Johnson v. Lewis

Filing 20

MEMORANDUM OPINION: For the reasons set forth above, the petition of Angelo Johnson for a writ of habeas corpus under 28 U.S.C. § 2254 is denied. Petitioner has made no substantial showing that that he was deprived of a constitutional right. Therefore, a certificate of appealability is denied. 28 U.S.C §2253(c)(2). An appropriate Judgment Order is issued herewith. Signed by Magistrate Judge David D. Noce on 11/18/2022. (JMC)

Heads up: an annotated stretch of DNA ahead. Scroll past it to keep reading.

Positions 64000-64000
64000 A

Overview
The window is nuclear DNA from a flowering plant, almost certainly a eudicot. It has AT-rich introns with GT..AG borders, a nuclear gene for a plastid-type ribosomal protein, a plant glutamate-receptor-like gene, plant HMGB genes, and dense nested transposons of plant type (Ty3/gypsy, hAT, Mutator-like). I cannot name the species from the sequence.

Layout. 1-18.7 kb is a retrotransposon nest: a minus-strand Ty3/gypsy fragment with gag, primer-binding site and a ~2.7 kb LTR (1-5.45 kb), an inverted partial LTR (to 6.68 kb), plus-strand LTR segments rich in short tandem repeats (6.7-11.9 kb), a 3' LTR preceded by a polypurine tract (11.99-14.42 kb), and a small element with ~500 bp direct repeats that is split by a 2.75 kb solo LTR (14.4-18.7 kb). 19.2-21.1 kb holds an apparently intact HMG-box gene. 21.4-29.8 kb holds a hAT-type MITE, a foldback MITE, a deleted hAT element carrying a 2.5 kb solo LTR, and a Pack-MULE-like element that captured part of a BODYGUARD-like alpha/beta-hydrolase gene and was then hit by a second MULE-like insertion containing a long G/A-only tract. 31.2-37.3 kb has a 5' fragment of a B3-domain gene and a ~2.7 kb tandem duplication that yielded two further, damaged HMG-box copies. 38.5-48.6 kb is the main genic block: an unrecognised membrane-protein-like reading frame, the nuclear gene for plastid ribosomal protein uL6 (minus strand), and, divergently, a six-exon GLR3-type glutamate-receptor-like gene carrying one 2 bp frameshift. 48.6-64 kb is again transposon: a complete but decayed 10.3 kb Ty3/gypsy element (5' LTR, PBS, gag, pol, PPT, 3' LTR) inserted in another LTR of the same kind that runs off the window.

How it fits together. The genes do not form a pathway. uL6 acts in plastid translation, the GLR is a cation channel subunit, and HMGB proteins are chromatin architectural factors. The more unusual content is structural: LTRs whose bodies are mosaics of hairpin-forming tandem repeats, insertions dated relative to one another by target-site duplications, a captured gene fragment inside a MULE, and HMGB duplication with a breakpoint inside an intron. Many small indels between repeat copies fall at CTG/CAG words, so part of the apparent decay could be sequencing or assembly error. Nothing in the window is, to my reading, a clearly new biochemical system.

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UNITED STATES DISTRICT COURT EASTERN DISTRICT OF MISSOURI SOUTHEASTERN DIVISION ANGELO JOHNSON, Petitioner, v. JASON LEWIS, Respondent. ) ) ) ) ) ) ) ) ) No. 1:20 CV 102 DDN MEMORANDUM OPINION Before the Court is the petition of Missouri state prisoner Angelo Johnson for a writ of habeas corpus pursuant to 28 U.S.C. § 2254. The parties have consented to the exercise of plenary authority by the undersigned United States Magistrate Judge pursuant to 28 U.S.C. § 636(c)(1). For the reasons set forth below, the petition for a writ of habeas corpus is denied. BACKGROUND Underlying convictions In May 2014, a jury in the Circuit Court of St. Louis County convicted petitioner of three counts of first-degree statutory rape, one count of second-degree rape, five counts of first-degree statutory sodomy, and three counts of incest. He was acquitted of one count of first-degree statutory sodomy. The State charged petitioner under Mo. Rev. Stat. § 558.018 as a predatory sexual offender, as defined in the statute. Section 558.018 requires the circuit court to make a finding on whether the defendant meets the statutory definition of predatory sexual offender. If the court finds the defendant meets the definition, then the statute requires a mandatory minimum sentence of life imprisonment with the possibility of parole. Mo. Rev. Stat. § 558.018(6). 1   At the close of evidence but prior to submission of the case to the jury and outside its presence, the State requested that the circuit court find that petitioner met the statutory definition of predatory sexual offender under § 558.018.5(3), which states that a person is a predatory sexual offender if he “[h]as committed an act or acts against more than one victim.” Petitioner argued that the statute only applied to prior acts, not the alleged acts for which he was currently standing trial. At the time, the circuit court agreed with petitioner and denied the State’s request to find that he was a predatory sexual offender. The case was subsequently submitted to the jury. Following the jury’s verdict, during sentencing, the State renewed its request that the court find that petitioner met the definition of a predatory sexual offender under § 558.018.5(3). Petitioner repeated his argument that the section only applied to prior acts, not to the acts for which he was being sentenced. He did not argue that the court was precluded from finding that he was a predatory sexual offender by Mo. Rev. Stat. § 558.021.2, which states that when a court is faced with determining whether a defendant is a predatory sexual offender, “In a jury trial, the facts shall be pleaded, established and found prior to submission to the jury outside of its hearing … but prior to sentencing, and may be established by judicial notice of prior testimony before the jury.” Based on the arguments presented to it, the circuit court reconsidered its prior interpretation of § 558.018.5(3) and reversed its previous ruling, finding that petitioner did meet the definition of predatory sexual offender. Based on that finding, as required by the statute, on July 11, 2014, petitioner was sentenced to eight concurrent life sentences with possibility of parole after 25 years. Petitioner’s direct appeal Petitioner directly appealed the judgment and sentence to the Missouri Court of Appeals. In his appeal, petitioner alleged two violations of Missouri state law. First, that the lower court had plainly erred when it found that he was a predatory sexual offender in violation of § 558.021.2, which requires that the finding be made before submission to the jury. Second, petitioner argued that the lower court erred when it found that he was a 2   predatory sexual offender under § 558.018.5(3). The Missouri Court of Appeals affirmed the circuit court’s judgment and sentence. State v. Johnson, ED 101823, 2015 WL 7455477, at *1 (Mo. Ct. App. Nov. 24, 2015). The appellate court found that the circuit court had not erred when it ruled that petitioner was a predatory sexual offender under § 558.018.5(3), and though it did violate the timing requirements of § 558.021.2, those violations did not result in a manifest injustice. Id. Petitioner subsequently appealed the decision to the Missouri Supreme Court, which affirmed the appellate court’s ruling. State v. Johnson, 524 S.W.3d 505, 508 (Mo. 2017). Reviewing for plain error, the court found that petitioner had not established that a manifest injustice occurred from the lower court’s violation of the §558.021.2 timing requirements. Id. at 513. Petitioner did not seek further review by the United States Supreme Court. Motion for post-conviction relief On August 14, 2014, petitioner filed a pro se motion for post-conviction relief (PCR) under Missouri Supreme Court Rule 29.15. The circuit court stayed the motion until petitioner’s appellate proceeding was complete because the Missouri Supreme Court was still considering his appeal. See Missouri Supreme Court Rule 29.15(b) (2014); McKay v. State, 520 S.W.3d 782, 787 (Mo. 2017) (holding that prematurely filed post-conviction motions should be held in abeyance). The motion remained in abeyance until September 7, 2017, when the Missouri Supreme Court affirmed the lower court’s decision, ending the period of state appellate review allowing the motion to be properly filed. In his PCR motion, petitioner alleged four grounds for relief, each alleging his trial counsel rendered constitutionally ineffective assistance: (1) Trial counsel failed to advise him to not take the stand in his own defense; (2) Trial counsel failed to object to uncharged allegations of physical abuse; (3) Trial counsel failed to request that the court reply to a jury question with more specificity; (4) Trial counsel failed to advise him in a timely manner to accept a plea offer. Following an evidentiary hearing, the circuit court denied the motion. 3   Petitioner appealed to the Missouri Court of Appeals, which affirmed the circuit court’s opinion and issued its mandate on February 7, 2020. Johnson v. State, 590 S.W.3d 928 (Mo. Ct. App. 2020). In his appeal, petitioner renewed three of his ineffective assistance of counsel claims, dropping the claim concerning failure to advise him to accept a plea offer. On May 7, 2020, petitioner filed his federal petition for habeas corpus relief with this court. (Doc 1.) The Antiterrorism and Effective Death Penalty Act of 1996 (AEDPA) created a one-year window to file a writ of habeas corpus in the federal courts. 28 U.S.C. § 2244(d)(1). The window opens at the end of direct review — once the judgment of the state court is made final or the time to seek direct review has expired. Gonzales v. Thaler, 565 U.S. 134, 150 (2012). AEDPA’s statute of limitations is tolled while a “properly filed application for State post-conviction or other collateral review with respect to the pertinent judgment or claim is pending.” 28 U.S.C. § 2244(d)(2). Missouri law held petitioner’s prematurely filed pro se motion in abeyance until it could be properly filed the day after the Missouri Supreme Court had ruled on his case. McKay, 520 S.W.3d at 787. The AEDPA statute of limitations was tolled during the period his premature motion was held in abeyance because the claim remained pending. Payne v. Kemna, 441 F.3d 570, 572 (8th Cir. 2006) (stating that Missouri courts have consistently held that an appeal remains pending until a mandate is issued). The statute of limitations began to run on February 7, 2020, the day after the Missouri Court of Appeals denied petitioner’s motion for postconviction relief. Petitioner timely filed this petition on May 7, 2020, within the statute of limitations. PETITIONER’S GROUNDS FOR FEDERAL HABEAS RELIEF In his petition for a writ of habeas corpus under 28 U.S.C. § 2254 petitioner raises the following five grounds. (1) The circuit court erred when it found petitioner met the statutory definition of predatory sexual offender under § 558.018 at the sentencing hearing, in violation of § 558.021 and his Fourteenth Amendment due process rights. 4   (2) The circuit court erred when it found petitioner met the statutory definition of predatory sexual offender as it incorrectly interpreted the statute to apply to him in violation of his rights under the Sixth and Fourteenth Amendments. (3) The circuit court erred when it denied petitioner’s Rule 29.15 motion for post-conviction relief because his trial counsel was constitutionally ineffective for failing to object to uncharged allegations of physical abuse in violation of his rights under the Sixth and Fourteenth Amendments. (4) The circuit court erred when it denied petitioner’s Rule 29.15 motion for post-conviction relief because his trial counsel was constitutionally ineffective for failing to advise him to not take the stand in his own defense in violation of his rights under the Sixth and Fourteenth Amendments. (5) The circuit court erred when it denied petitioner’s Rule 29.15 motion for post-conviction relief because his trial counsel was constitutionally ineffective for failing to request the court reply to a jury question with more specificity in violation of his rights under the Sixth and Fourteenth Amendments. (Doc. 1.) Respondent argues that Grounds 1 and 2 are procedurally defaulted and without merit and that Grounds 3, 4, and 5 are without merit. In addition, Respondent argues that Count 4 is refuted by the record. (Doc. 8.) EXHAUSTION AND PROCEDURAL BAR A federal habeas corpus petitioner must exhaust his state law remedies before he petitions the federal court. 28 U.S.C. 2254(b)(1)(A). A prisoner has not exhausted his state law remedies if he “has the right under the law of the State to raise, by any available procedure, the question presented.” 28 U.S.C. § 2254(c). In Missouri, an appeal to the intermediate appellate court exhausts state remedies, thus permitting federal habeas review. See Mo. Sup. Ct. R. 83.04; Randolph v. Kemna, 276 F.3d 401, 404 (8th Cir. 2002) (“Rule 83.04 … makes clear that Missouri does not consider a petitioner who bypasses its supreme 5   court in favor of federal habeas review to have denied the State its rightful opportunity to resolve federal constitutional claims.”). To preserve an issue for federal habeas review, a state prisoner must fairly present his claims to the state courts during direct appeal or in post-conviction proceedings. Sweet v. Delo, 125 F.3d 1144, 1149 (8th Cir. 1997). Failure to raise a claim in a post-conviction appeal in state court is an abandonment of the claim barring any federal habeas review. Id. at 1150; Coleman v. Thompson, 501 U.S. 722, 750 (1991). Petitioner has exhausted his state court remedies only for Grounds 3, 4, and 5. Grounds 1 and 2 were not presented to the circuit court or to the Court of Appeals and therefore, under Coleman, they are procedurally barred from review by this Court. A petitioner may overcome the procedural bar if he can demonstrate a legally sufficient cause for default and actual prejudice resulting from it, or if the failure to review the claim would result in a fundamental miscarriage of justice. Coleman, 501 U.S. at 749750; see also Murray v. Carrier, 477 U.S. 478, 485, 495 (1986). Generally, to establish cause for a procedural default, petitioner must “show that some objective factor external to the defense impeded” his “efforts to comply with the State’s procedural rule.” Coleman, 501 U.S. at 753. To establish actual prejudice, petitioner “must show that the errors of which he complains worked to his actual and substantial disadvantage, infecting his entire trial with error of constitutional dimensions.” Ivy v. Caspari, 173 F.3d 1136, 1141 (8th Cir. 1999). Petitioner does not make any claim to overcome the procedural fault. He does not claim any external factor prevented him from bringing either of his first two grounds to state court, and there is no evidence in the record that such a factor exists. State courts are the principal forum for constitutional challenges to state convictions. Shinn v. Ramirez, 142 U.S. 1718, 1731 (2022). This court is not the proper forum for the claims in Grounds 1 and 2 unless petitioner can establish an exception. The fundamental miscarriage of justice exception allows for review when petitioner makes a showing that new evidence indicates “a constitutional violation has probably resulted in the conviction of one who is actually innocent.” Brownlow v. Groose, 66 F.3d 997, 999 (8th Cir. 1995); see also Schlup v. Delo, 513 U.S. 298, 321 (8th Cir. 1995). 6   “’[A]ctual innocence’ means factual innocence, not mere legal insufficiency.” Bousley v. United States, 523 U.S. 614, 623 (1998). Petitioner must show “it is more likely than not that no reasonable juror would have found [him] guilty beyond a reasonable doubt.” Schlup, 513 U.S. 298, 327. Petitioner does not allege any new evidence exists or that he is actually innocent of the charges for which he was convicted, so no argument for a fundamental miscarriage of justice exists in the pleadings. As the petitioner has not brought any claim of a procedural default or a fundamental miscarriage of justice, Grounds 1 and 2 are barred from review from this court as they were not presented to the Missouri courts in post-conviction review. STANDARD OF REVIEW Under the AEDPA, habeas relief can only be granted by a federal court on a claim that has been decided on the merits by a state court when that adjudication: (1) Resulted in a decision that was contrary to, or involved an unreasonable application of, clearly established Federal law, as determined by the Supreme Court of the United States; or (2) Resulted in a decision that was based on an unreasonable determination of the facts in light of the evidence presented in the State court proceeding. 28 U.S.C. § 2254(d)(1)-(2). A state court’s decision is contrary to clearly established federal law if it “arrives at a conclusion opposite to that reached by [the] Court on a question of law or … decides a case differently than [the] Court has on a set of materially indistinguishable facts.” Thaler v. Haynes, 559 U.S. 43, 47 (2010). A state court’s decision involves an “unreasonable application” of clearly established federal law if “the state court identifies the correct governing legal principle from [the] [Supreme] Court’s decisions but unreasonably applies that principle to the facts of the prisoner’s case.” Id. This standard is difficult to meet because habeas corpus “is a guard against extreme malfunctions in the state criminal justice systems, not a substitute for ordinary error correction through appeal.” Harrington v. Richter, 562 U.S. 86, 102 (2011). A state-court decision is not unreasonable if “‘fairminded jurists could disagree’ on [its] correctness.” Id. at 101(quoting Yarborough v. 7   Alvarado, 541 U.S. 652, 664 (2004)). “Even a strong case for relief does not make the state court's contrary conclusion unreasonable.” Harrington, 562 U.S. 86. Determination of factual issues made by a state court “shall be presumed correct,” and the applicant “shall have the burden of rebutting the presumption by clear and convincing evidence.” 28 U.S.C. § 2254(e)(1). DISCUSSION Constitutionally ineffective assistance of counsel Grounds 3, 4, and 5 allege that petitioner’s trial counsel rendered constitutionally ineffective assistance. In Strickland v. Washington, 466 U.S. 668 (1984), the Supreme Court found that the right to effective assistance of counsel arises from the Sixth and Fourteenth Amendments. The right to counsel is “the right to effective assistance of counsel.” McMann v. Richardson, 397 U.S. 759, 771 n.14 (1970). Under Strickland, a petitioner is entitled to federal habeas corpus relief upon a showing that “counsel’s conduct so undermined the proper function of the adversarial process that the trial cannot be relied on as having produced a just result.” Strickland, 466 U.S. at 686. To prevail on a Strickland claim, petitioner must pass a two-part test. First, petitioner must show that counsel’s representation “fell below an objective standard of reasonableness.” Id. at 688. Second, petitioner must show that “there is a reasonable probability that, but for counsel's unprofessional errors, the result of the proceeding would have been different.” Id. at 694. To avoid hindsight bias, where every unsuccessful trial strategy seems suspect in the light of the result, the Court must give a strong presumption that counsel’s conduct “falls within the wide range of reasonable professional assistance,” placing the burden on the petitioner to overcome the presumption that counsel’s actions were “reasonable trial strategy.” Id. at 689; see also Michel v. Louisiana, 350 U.S. 91, 101 (1955). To this end, “strategic choices made after thorough investigation of the law and facts relevant to plausible options are virtually unchallengeable.” Strickland, 466 U.S. at 690. 8   Ground 3 In Ground 3, petitioner alleges that his trial counsel rendered constitutionally ineffective assistance when he failed to object to uncharged allegations of physical abuse and, later in the trial, highlighted the allegations while petitioner was under direct examination. Petitioner raised this claim in his motion for post-conviction relief and the motion court found the claim was without merit. When petitioner appealed, the Missouri Court of Appeals affirmed this finding. Following the evidentiary hearing on the motion for post-conviction relief, the motion court made the following findings: Movant alleges that trial counsel was ineffective for failing to object to uncharged allegations of physical abuse. Trial counsel testified that it was his strategy to use the victim's allegations of physical abuse to show that the victims were not credible because they had ample opportunity to tell their aunt, grandmother, teachers, and other authorities about the abuse but they did not. Defense strategy was to destroy the witnesses' credibility. "Where trial counsel reasonably decides as a matter of trial strategy to pursue one evidentiary course to the exclusion of another, trial counsel's informed, strategic decisions not to offer certain evidence is not ineffective assistance of counsel." State v. Johnston, 957 S.W.2d 734, 755756 (Mo. banc 1997). The witnesses' credibility was in question and it was relevant why they did not disclose the sexual abuse sooner. Moreover, any objection by trial counsel would have been without merit because the evidence was admissible by the State to explain why the victims delayed reporting the offenses to the police or other authority. State v. Miller, 372 S.W.3d 455, 474 (Mo. banc 2012). (Doc. 1. at 40.) On the same ground, the Court of Appeals stated: Movant must show counsel's objection would have been meritorious and the failure to object resulted in the substantial deprivation of his right to fair trial in order to succeed on a claim of ineffective assistance for failure to object. Marshall v. State, 567 S.W.3d 283, 291 (Mo. App. E.D. 2019). The failure to object is generally considered trial strategy, and we afford 9   such a decision considerable deference. Id. Evidence of prior uncharged misconduct is generally inadmissible if introduced for the sole purpose of showing the defendant's propensity to commit such acts; however, such evidence may be admissible in certain cases. State v. Miller, 372 S.W.3d 455, 473 (Mo. banc 2012). If the evidence is part of the circumstances or sequence of events surrounding the crimes charged and would present a complete and coherent picture of what transpired, such evidence may be admitted. Id. at 474. At the evidentiary hearing, trial counsel testified his strategy was to highlight the failure of the victims to report the abuse. His defense involved discrediting their allegations and essentially challenging their credibility based on their failure to do so. He testified his reasoning was to question why the victims failed to report to anyone if they were "so beaten and sexually abused," particularly in certain instances when they had the opportunity. In light of this strategy, it is not unreasonable for counsel to forego objections to evidence of the alleged physical abuse or discipline Movant committed. Moreover, an objection would not have been meritorious in light of the precedent allowing such evidence to present a complete picture of the events surrounding the charged crimes to the jury. See Marshall, 567 S.W.3d at 294; see also Miller, 372 S.W.3d at 474 (testimony involving prior uncharged acts was introduced to combat perceived attack on victim's credibility and admissible to establish why the victim did not report the abuse sooner). In addition, we note that given the significant evidence presented against Movant at trial from the direct testimony of the victims themselves as well as other witnesses, we cannot conclude the references to Movant's physical abuse or discipline of his children had a decisive effect on the outcome. Thus, Movant cannot satisfy the prejudice prong of ineffective assistance of counsel for failing to object to such evidence. See Marshall, 567 S.W.3d at 295. Therefore, the motion court did not clearly err in denying his claim for post-conviction relief based upon his allegations of ineffective assistance of counsel. Point one is denied. (Doc 1. at 48-49.) The motion court denied relief to petitioner on the grounds that counsel’s choice to not object to the uncharged physical abuse allegations was a reasonable trial strategy to 10   attempt to attack the witness’s credibility which was in question. Furthermore, it stated that, had petitioner’s counsel raised an objection, it would have been futile as the evidence and testimony were admissible. The Court of Appeals agreed with the circuit court. It also stated that even if the first prong of the Strickland test was satisfied, the argument would still fail the second prong. Petitioner was unable to show that in the face of a significant amount of other evidence counsel’s choice to not object to the abuse allegations played a decisive and prejudicial role in the verdict. The state courts’ decisions were reasonable applications of federal law based on a clearly established record. Accordingly, Ground 3 is without merit. Ground 4 In Ground 4, petitioner alleges that his trial counsel rendered ineffective assistance when he allegedly failed to advise petitioner to not take the stand in his own defense. Petitioner raised this claim in his motion for post-conviction relief, where the motion court found it without merit. The Missouri Court of Appeals affirmed the motion court’s finding. To find this claim meritorious requires that this Court find the state courts unreasonably applied the federal law. “The question under AEDPA is not whether a federal court believes the state court's determination was incorrect but whether that determination was unreasonable—a substantially higher threshold.” Schriro v. Landrigan, 550 U.S. 465, 473 (2007). Petitioner’s trial counsel was questioned during the post-conviction motion evidentiary hearing before the motion court. Counsel testified that he had informed the petitioner that the burden of proof rested upon the state to prove their case beyond a reasonable doubt and that he believed petitioner should not take the stand. Counsel stated that though he advised petitioner to not take the stand, it was petitioner’s decision to do so. Once petitioner chose to take the stand, it was counsel’s job to craft a strategy to support his client’s choice. Counsel’s claim that petitioner chose to testify on his own volition are supported by the trial record where the court questioned petitioner to verify that he understood his right to testify and that it was his own decision to do so. 11   The motion court wrote: Movant alleges that trial counsel was ineffective by failing to advise movant not to take the stand in his own defense. During the evidentiary hearing, trial counsel testified that he did advise movant that the state had the burden to prove the case beyond a reasonable doubt and trial counsel did not want movant to testify since the state did not have physical evidence or DNA; and defense could show that the witnesses were not credible since they waited over ten years to disclose and the defense theorized that the three sisters were in collusion against the movant. Moreover, the trial court sufficiently questioned movant on the record to verify that he understood his right not to testify and that it was movant's decision to testify at trial. (Doc. 1 at 39-40.) The appellate court agreed, writing: The record in this case fully refutes Movant's claim. Trial counsel testified at the evidentiary hearing that his general strategy with each client is to initially advise them not to take the stand to testify at trial. However, counsel further stated the strategy changes once the client decides to testify. While counsel personally preferred he not testify at trial, it was Movant's decision. Counsel testified he advised Movant of the fact he had the right not to do so and the State has the burden of proof. Counsel recalled directly speaking with Movant about not taking the stand, but Movant wanted to testify. In addition, the trial transcript reflects that Movant was fully apprised by the court of his right to testify and he made a knowing and voluntary decision to do so. (Doc 1. at 49-50.) For relief to be granted would require that the state courts applied the federal law unreasonably. The accused has the ultimate authority to choose whether or not to testify. Jones v. Barnes, 463 U.S. 745, 751 (1983). Petitioner’s trial counsel advised petitioner on what he believed was the best course of action but supported petitioner’s decisions even if they conflicted with his recommendation. Petitioner stated on the stand that he understood his right to testify, and there is nothing in the record to cast doubt on his statement. The record contains evidence that petitioner was advised by his counsel to not testify and that 12   he chose not to heed that advice. Based on the record, the state courts’ findings that petitioner’s counsel did not act unreasonably was a reasonable application of federal law set out in Strickland. This ground is without merit. Ground 5 In Ground 5, petitioner alleges that his trial counsel rendered ineffective assistance when he allegedly failed to request the court respond to a question from the jury with additional specificity. The question at issue was, “[I]f our vote is not unanimously guilty on a charge does that mean the ruling defaults to not guilty?” The court and counsel for both sides agreed that the answer to the jury’s question was already contained in the set of instructions it had been given when sent to deliberate. The court answered the question directing the jury to follow the instructions it had been given stating: “You are to be guided by the Court’s instructions.” Instruction number five given to the jury stated “Your verdict whether guilty or not guilty, must be agreed to by each juror. Although the verdict must be unanimous, the verdict should be signed by your foreperson alone.” After the jury received its answer, the jury continued its deliberations for less than an hour. They returned with a guilty verdict on 12 counts and a not guilty verdict on one count. The motion court found no issue with counsel’s decision to not object to the court’s answer to the jury’s question writing: Movant's allegation that trial counsel was ineffective for failing to request the court to reply to the jury's question with additional specificity is too vague and not cognizable in a Rule 29.15 motion. In this case, movant did not allege the specific question by the jury that he complains about, however, a response by the court that simply refers the jury to the proper instructions already given is not an improper response to a jury question. "A Court's response to jury questions that simply refer the jury to the proper instructions already given are not improper." State v. Johnston, 957 S.W.2d 734, 752 (Mo. banc 1997); State v. Duisen, 428 S. W.2d 169, 177 (Mo. banc 1967). The Court in Duisen found that the jury could not have been misled to the defendant's prejudice by this answer, as it merely suggested to the jury that they had their answer if they would 13   consider the correct, clear and unambiguous instructions already given. Moreover, claims of instructional error are matters for direct appeal. State v. Morrow, 21 S.W.3d 819, 829 (Mo. banc 2000). (Doc 1. at 41.) The appellate court agreed with the motion court, writing: Initially, we note the response to a jury's question during deliberations is within the sound discretion of the trial court. State v. Moore, 518 S.W.3d 877, 885 (Mo. App. E.D. 2017). Generally, it is not recommended that communication is exchanged between the judge and jury, and therefore, neutral and generic responses reminding the jury, to be guided by the evidence and to follow the instructions given are considered the safest and favored. Id. In Mckee v. State, 540 S.W.3d 451 (Mo. App. W.D. 2018), the movant asserted a claim of ineffective assistance of counsel for failing to request that the court respond to a jury's question with greater specificity. Id. at 459. The jury similarly asked during deliberations whether a verdict of not guilty had to be unanimous. Id. The court directed the jury to be guided by Instruction No. 11 along with the other instructions provided. Id. at 459-60. The Western District concluded that because the trial court's response to the jury's question was proper, counsel could not be ineffective for failing to request a more specific response to the jury's question because such a request would have been without merit. Id. at 460. As in McKee, here the jury asked a question regarding whether the verdict had to be unanimous. The court properly responded by reminding the jury to be guided by the instructions. See McKee, 540 S.W.3d at 460 and Moore, 518 S.W.3d at 885. Thus, counsel was not ineffective for failing to ask for any additional response. As a result, the motion court did not clearly err in denying Movant's request for post-conviction relief regarding his claim of ineffective assistance of counsel. Point three is denied. (Doc 1. at 50-51.) The state court Ground 3 claim that counsel was constitutionally ineffective was meritless because the state court found that an objection would have been overruled. The 14   state courts found that the trial court correctly answered the jury. If the court acted correctly, it is not possible to satisfy the Strickland test for ineffective assistance of counsel because petitioner will not be able to show that the alleged action prejudiced his right to a fair trial. Strickland, 466 U.S. at 694. When an objection would be meritless, the failure to object cannot be prejudicial because it is not reasonably likely to affect the outcome of the trial. Id. The state courts reasonably applied federal law. Accordingly, this ground is without merit. CONCLUSION For the reasons set forth above, the petition of Angelo Johnson for a writ of habeas corpus under 28 U.S.C. § 2254 is denied. Petitioner has made no substantial showing that that he was deprived of a constitutional right. Therefore, a certificate of appealability is denied. 28 U.S.C § 2253(c)(2). An appropriate Judgment Order is issued herewith. /s/ David D. Noce k UNITED STATES MAGISTRATE JUDGE Signed on November 18, 2022. 15